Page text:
Benji Riethmeier

Building a Blog With Astro 2 (Instead of Next.js)

5/18/2023 | 11 min read

These days, there are many options and tools to build a developer blog.

Should you use a back end content management platform like Contentful or Sanity , or should you just write everything in Markdown or MDX ?

For the frontend, should you use Remix, Next, Gatsby, Astro, 11ty, SvelteKit, or something else entirely?

Is WordPress still an option?

Of course, the short answer is going to be: it depends. It depends on your priorities and what you want your blog to be able to do.

For myself, I wanted to be able to have as much flexibility as I possibly could so that I could have the exact style that I want for each post as well as the ability to incorporate custom components. I would also like my site to have good Core Web Vitals and SEO.

But why consider making a blog at all?

Why a Dev Blog

While I’ve always loved writing, I created this blog initially to host blog posts that I had to create for school. In my senior year of college, I worked on a team that was creating a sports statistics mobile app called Courtside for my senior project course (read more about my experience developing for Courtside !)

One of the major assignments in the class was writing a weekly devlog about the work you did on the app that week. While these blog posts could just be submitted as a block of text to our professor, I decided to create a blog website as a fun side project.

At first, I just wanted my blog to host these progress reports, but now that my senior project is done, I want to expand to write about anything that I’m learning in the field of software development and computer science.

How I Built My Blog

Originally with Next.js

When I first created my blog, I used Next.js. This allowed me to use a framework that I was comfortable with and experienced with. A big benefit of using Next.js was the huge ecosystem of packages that it could plug into via React.

This gave me lots of choice when it came to finding a package to use for MDX integration. Next.js has its own MDX integration, but there were other options such as mdx-bundler. I ended up using mdx-bundler since it made the most sense to me. However, this came with the downside of having to create lots of utility functions to manipulate files to get my post data into the app.

For styling in my project, I mostly used Tailwind since that is what I was using at the time. However, I was starting to transition to using CSS Modules instead.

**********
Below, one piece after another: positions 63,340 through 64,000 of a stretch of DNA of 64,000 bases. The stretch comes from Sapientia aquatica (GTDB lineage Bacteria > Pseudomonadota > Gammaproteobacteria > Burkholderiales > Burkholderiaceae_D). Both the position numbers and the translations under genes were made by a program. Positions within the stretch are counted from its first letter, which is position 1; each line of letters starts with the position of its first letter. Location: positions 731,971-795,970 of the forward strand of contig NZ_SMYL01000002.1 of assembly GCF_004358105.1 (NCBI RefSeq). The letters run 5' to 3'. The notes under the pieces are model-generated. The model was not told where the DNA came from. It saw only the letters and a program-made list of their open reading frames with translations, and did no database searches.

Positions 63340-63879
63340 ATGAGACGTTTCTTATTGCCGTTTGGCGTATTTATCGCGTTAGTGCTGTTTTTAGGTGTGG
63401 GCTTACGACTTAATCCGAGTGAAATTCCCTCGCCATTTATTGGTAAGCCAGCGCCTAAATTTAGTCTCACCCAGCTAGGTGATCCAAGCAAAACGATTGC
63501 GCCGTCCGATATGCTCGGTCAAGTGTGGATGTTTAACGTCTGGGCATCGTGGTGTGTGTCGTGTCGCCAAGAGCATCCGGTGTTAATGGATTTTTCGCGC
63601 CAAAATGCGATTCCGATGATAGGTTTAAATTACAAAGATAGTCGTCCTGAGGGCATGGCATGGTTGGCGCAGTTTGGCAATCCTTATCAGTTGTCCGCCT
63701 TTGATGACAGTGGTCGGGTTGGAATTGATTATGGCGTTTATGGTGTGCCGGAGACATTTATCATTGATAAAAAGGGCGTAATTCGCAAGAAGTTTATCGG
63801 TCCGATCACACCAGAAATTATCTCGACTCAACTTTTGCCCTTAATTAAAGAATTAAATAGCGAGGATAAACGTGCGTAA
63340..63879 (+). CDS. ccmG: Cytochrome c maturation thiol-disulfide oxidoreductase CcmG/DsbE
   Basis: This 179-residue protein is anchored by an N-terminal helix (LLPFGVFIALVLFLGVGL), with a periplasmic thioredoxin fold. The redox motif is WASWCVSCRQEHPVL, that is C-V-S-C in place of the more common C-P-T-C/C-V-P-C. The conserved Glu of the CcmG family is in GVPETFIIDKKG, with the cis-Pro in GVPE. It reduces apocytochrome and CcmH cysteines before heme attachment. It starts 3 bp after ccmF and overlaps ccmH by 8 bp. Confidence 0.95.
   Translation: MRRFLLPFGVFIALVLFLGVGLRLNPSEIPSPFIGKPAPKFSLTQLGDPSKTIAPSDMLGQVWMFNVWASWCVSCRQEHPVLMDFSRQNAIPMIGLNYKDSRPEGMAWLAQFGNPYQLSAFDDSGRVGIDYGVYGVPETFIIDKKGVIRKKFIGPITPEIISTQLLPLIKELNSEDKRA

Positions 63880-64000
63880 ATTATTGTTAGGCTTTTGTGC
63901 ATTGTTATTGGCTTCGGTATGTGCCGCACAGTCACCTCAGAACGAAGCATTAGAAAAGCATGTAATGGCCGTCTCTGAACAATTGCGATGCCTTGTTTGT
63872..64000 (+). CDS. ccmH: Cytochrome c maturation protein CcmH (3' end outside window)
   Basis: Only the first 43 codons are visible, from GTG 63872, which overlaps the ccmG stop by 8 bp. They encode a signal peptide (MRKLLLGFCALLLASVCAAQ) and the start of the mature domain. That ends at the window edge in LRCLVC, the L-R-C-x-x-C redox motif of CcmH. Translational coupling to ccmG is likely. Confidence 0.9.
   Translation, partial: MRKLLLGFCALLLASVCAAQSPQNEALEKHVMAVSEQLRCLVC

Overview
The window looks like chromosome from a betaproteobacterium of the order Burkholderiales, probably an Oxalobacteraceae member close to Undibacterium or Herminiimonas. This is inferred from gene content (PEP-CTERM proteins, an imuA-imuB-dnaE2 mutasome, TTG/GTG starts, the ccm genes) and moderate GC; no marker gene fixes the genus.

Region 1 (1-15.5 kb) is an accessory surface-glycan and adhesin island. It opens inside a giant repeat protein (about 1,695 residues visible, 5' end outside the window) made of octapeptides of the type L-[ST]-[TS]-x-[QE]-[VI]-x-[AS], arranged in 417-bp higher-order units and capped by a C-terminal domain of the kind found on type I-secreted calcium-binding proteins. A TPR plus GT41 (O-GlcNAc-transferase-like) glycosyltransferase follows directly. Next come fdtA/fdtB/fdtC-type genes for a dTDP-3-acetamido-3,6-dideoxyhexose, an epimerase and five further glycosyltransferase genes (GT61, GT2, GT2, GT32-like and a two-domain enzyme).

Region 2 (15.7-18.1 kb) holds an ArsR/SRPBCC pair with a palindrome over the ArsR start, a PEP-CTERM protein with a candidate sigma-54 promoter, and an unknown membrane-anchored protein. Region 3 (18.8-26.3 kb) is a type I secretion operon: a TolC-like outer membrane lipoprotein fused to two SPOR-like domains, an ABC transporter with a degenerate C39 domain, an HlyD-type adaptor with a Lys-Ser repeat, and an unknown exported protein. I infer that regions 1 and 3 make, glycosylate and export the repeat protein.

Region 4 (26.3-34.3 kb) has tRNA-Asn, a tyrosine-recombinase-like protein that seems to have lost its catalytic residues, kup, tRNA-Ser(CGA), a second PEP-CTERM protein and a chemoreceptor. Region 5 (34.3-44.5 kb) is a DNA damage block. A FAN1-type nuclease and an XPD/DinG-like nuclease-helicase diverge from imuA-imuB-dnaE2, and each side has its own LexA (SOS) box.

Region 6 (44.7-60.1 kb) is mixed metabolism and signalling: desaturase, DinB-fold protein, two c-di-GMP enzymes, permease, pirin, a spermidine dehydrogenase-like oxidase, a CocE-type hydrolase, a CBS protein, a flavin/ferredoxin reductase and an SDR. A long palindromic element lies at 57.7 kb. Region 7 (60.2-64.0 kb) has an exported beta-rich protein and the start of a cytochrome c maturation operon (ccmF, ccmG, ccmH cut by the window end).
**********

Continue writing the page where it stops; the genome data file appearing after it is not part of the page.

Some features of my project required data fetching, such as keeping track of views on my posts. I used React Query to get that data from the server, and I also experimented with using tRPC .

However, Next.js is ultimately a really heavy framework for a developer blog, even with all the customization and control I want to have over my blog posts. The framework has to ship a large amount of JavaScript to the client, resulting in worse performance. So while Next.js is stellar for a huge and complex web application, I had a feeling that my blog could be better served by a different framework.

How About Astro

I decided to transition my blog to Astro even though my blog website is still young. Why would I do such a thing? A few reasons.

For a developer blog, Astro almost seems built specifically for this use case.

The Basics

Astro projects are mostly made up of .astro components. These components have two parts: a component script and the component template.

// this is the component script
//write any js or ts you like here and it will run only on the server

// component props are handled here!
const { text } = Astro.props;

<!-- this is the component template -->
<!-- write your html here -->

<!-- add style tags for styles -->
	p {
		color: red;

<!-- add script tags for scripts you want run on the client -->
<script />

These components can even include components from other frameworks as children, but I’ll talk more about that later.

You include these components in pages, which are kept in a reserved directory called pages i.e., the same as it is in Next.

You can even create API endpoints in the pages directory by adding .js or .ts files.

Built-In Features